Orpheus derives from ancient Greek and relates to the darkness of night and that of the nether world. In Greek religion and mythology, Orpheus was a musician, poet, and prophet who made the trees dance to his music and the rivers stopped flowing to listen too. Orpheus surely has big boots to fill for a baby boy.
In Hawaiian mythology, Pele is the goddess of destruction. Some relate this to fire, possibly due to devastating volcanic eruptions. Pele is predominantly a female name in Hawaii, but the great soccer legend Pele turned this charming name into a unisex name.
Perran was adopted by the English when the Normans conquered them in 1066. Perran derives from Peter, meaning “rock” or “stone.” Perran is an unusual English name with Norman trimmings that could easily be mistaken for a French name in the pronunciation.
Phoenix brings hope to names that mean dark as it embodies rebirth and immortality. According to legend, the phoenix will die and rise from its ashes every 500 years. Early Christians adopted the phoenix as a religious symbol, which can still be seen on some ornamentation.
Pinchas derives from Hebrew roots, and some scholars believe the meaning to be “serpent’s mouth.” Others look to the Egyptian “Pa-nehasi,” meaning “the black, the Nubian.” Pinchas is the name of different biblical characters, all obedient to God.
Raven derives from Anglo-Saxon roots meaning dark-haired person and the ancient Germanic “hraban” meaning “raven.” Raven is historically a symbol of pride among African-American and Wiccan people. Many cultural traditions incorporate the black raven as a source of mystical power.
Samael is a biblical archangel considered good and evil. Samael is the accuser, seducer, and destroyer and was said to be the patron saint of the Roman Empire. There are seven archangels, of whom Samael is one. Each archangel acts as a global time spirit for 380 years, and the archangel Michael has been leading since 1879. The reign of archangel Samael will undoubtedly be destructive.
Shyam is the masculine form of Shyama and is the alternative name for the Hindu god Krishna. Shyam derives from the Sanskrit “syama,” meaning “black, dark-colored, dark blue, brown, grey, green, sable, having a swarthy complexion.” A swarthy complexion is considered beautiful among the Hindu people. Shyam is one of the more attractive names meaning dark.
Skadi stems from Norse mythology as the goddess of hunting and winter. Winter months are dark and gloomy, and the shadows are long and forever moving. There is no dark magic to the dark cast of shadows, but they do prickle the imagination!
Sullivan stems from the Irish surname “O’Suileabhain,” derived from the Irish “suil,” meaning “eye,” and “dubh,” meaning “dark, black.” Sullivan got a head start to popularity in the 1930s through the film Sullivan’s Travels and has been popular ever since.
Tamesis stems from Celtic mythology and is the goddess of fresh water. Tamesis is also specific to the River Thames in England, which appears dark in color. Tamesis is also used as a surname, but mostly in the Philippines.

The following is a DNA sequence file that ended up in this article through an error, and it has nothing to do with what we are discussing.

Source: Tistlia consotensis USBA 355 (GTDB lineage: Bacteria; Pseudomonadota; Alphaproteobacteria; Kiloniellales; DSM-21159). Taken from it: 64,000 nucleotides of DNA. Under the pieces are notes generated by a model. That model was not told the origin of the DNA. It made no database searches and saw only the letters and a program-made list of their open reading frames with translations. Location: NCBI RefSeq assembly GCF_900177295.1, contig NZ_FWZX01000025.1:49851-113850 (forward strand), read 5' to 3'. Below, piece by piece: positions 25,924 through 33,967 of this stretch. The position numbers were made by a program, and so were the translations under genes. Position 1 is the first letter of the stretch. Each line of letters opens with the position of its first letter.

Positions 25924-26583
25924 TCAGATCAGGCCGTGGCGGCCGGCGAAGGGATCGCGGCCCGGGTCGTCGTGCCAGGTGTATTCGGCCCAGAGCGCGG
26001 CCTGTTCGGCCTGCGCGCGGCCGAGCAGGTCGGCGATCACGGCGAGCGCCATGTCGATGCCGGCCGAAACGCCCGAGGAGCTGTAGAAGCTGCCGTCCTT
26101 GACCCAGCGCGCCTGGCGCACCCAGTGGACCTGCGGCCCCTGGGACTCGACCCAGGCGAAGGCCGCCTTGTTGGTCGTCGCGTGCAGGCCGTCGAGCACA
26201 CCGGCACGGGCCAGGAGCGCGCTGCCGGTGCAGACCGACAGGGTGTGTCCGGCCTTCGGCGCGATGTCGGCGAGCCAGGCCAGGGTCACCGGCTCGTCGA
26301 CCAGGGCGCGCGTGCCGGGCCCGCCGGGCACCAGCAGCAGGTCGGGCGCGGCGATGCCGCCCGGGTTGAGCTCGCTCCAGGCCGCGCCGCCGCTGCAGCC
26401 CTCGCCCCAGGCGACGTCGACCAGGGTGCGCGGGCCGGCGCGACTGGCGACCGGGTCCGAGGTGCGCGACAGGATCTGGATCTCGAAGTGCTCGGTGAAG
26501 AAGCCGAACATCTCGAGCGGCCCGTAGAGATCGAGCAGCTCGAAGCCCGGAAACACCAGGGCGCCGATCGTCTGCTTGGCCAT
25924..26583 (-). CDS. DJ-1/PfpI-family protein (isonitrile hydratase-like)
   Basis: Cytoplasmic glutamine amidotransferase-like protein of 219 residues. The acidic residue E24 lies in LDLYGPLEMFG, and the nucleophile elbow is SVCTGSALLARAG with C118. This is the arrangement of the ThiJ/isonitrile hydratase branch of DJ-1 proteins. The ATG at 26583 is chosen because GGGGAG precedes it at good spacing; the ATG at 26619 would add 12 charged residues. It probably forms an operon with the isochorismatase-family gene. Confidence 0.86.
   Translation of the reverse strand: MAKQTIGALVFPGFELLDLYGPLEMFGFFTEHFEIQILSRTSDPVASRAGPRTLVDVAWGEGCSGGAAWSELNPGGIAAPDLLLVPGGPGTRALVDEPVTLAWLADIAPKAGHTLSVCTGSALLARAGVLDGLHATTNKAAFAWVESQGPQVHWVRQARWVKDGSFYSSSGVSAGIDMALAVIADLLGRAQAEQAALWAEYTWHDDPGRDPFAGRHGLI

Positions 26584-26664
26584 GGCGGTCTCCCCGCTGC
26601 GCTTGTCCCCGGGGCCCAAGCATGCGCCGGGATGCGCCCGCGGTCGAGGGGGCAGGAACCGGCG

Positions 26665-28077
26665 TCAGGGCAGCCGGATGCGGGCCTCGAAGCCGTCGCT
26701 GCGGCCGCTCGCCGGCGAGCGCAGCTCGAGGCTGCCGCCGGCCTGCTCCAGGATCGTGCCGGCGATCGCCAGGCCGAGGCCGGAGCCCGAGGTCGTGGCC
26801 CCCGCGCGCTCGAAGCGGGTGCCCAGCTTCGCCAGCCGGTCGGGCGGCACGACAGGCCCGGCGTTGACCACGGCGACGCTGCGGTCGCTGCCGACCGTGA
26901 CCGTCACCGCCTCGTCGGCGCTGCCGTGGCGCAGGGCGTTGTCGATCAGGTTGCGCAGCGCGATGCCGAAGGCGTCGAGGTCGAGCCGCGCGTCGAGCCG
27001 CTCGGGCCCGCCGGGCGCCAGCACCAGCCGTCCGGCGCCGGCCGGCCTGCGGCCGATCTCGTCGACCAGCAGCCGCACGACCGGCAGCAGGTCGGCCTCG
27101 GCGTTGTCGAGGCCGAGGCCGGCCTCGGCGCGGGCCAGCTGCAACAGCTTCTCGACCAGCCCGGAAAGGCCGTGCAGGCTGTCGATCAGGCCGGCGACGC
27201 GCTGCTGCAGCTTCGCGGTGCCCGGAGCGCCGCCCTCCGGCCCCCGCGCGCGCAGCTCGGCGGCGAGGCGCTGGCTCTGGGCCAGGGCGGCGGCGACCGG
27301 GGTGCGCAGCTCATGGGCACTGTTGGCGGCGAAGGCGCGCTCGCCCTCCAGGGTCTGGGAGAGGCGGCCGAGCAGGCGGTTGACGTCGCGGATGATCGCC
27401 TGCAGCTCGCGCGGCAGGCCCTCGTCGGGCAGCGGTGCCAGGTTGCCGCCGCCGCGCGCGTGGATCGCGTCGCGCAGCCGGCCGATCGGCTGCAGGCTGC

Tinuviel means “nightingale” in the fictional language Sindarin. Tinuviel is a fictional elf princess in Silmarillion, a mythological novel written by J.R.R. Tolkien in 1977. Tinuviel has not been around long enough to make an impact as a girl’s name, but given enough time, it might catch on.
Tynan derives from the surname Tynan, an anglicized version of the Gaelic name O Teimhneain from the word “teimhean,” meaning “dark.” Tynan is a unique masculine name with no association with the evils of darkness.
Umbra derives from the Latin “umbri.” The Umbri were a tribe in ancient Italy, and this area still exists today. It’s believed that the Umbri descended from an ancient Gaulish tribe. Umbra is one of the unusual girl names that mean dark and will be a great choice if you’re looking for a unique name meaning Red with history.
Zelda derives from the ancient Germanic “griseldis,” composed of two elements that mean “grey, aged, very old man, sand” and “battle, fight.” In contemporary times, Zelda is a strong feminine name with an aura of independence and fortitude. The association of Zelda with “dark battle results” might stem from “grey/dark” and “battle.”
Zille is an Old Testament name with Hebrew and Arabic origins. Zille is also a Nordic name but is rare in Scandinavia. Zille is a punchy name that has burst onto the silver screen with movies like Godzilla, giving this cute name a larger-than-life scary persona.
Dark Names FAQs
In Greek, Orpheus is a masculine name, meaning the “darkness of night,” while Nyx means “night” for girls.
Esmeray means “dark moon” in Turkish and is typically given to girls.
Erebus is the Greek god of darkness and shadow and is a unique masculine name meaning “shadow.” Umbra is a girl’s name meaning “shade or shadow” in Italian, while Zille holds the same meaning in Arabic and is unisex.
Layla is an Arabic girl’s name meaning “night or dark,” and Duvessa is Irish for “dark beauty,” a common girl’s name.
Keket is the goddess of darkness and originates from Egypt.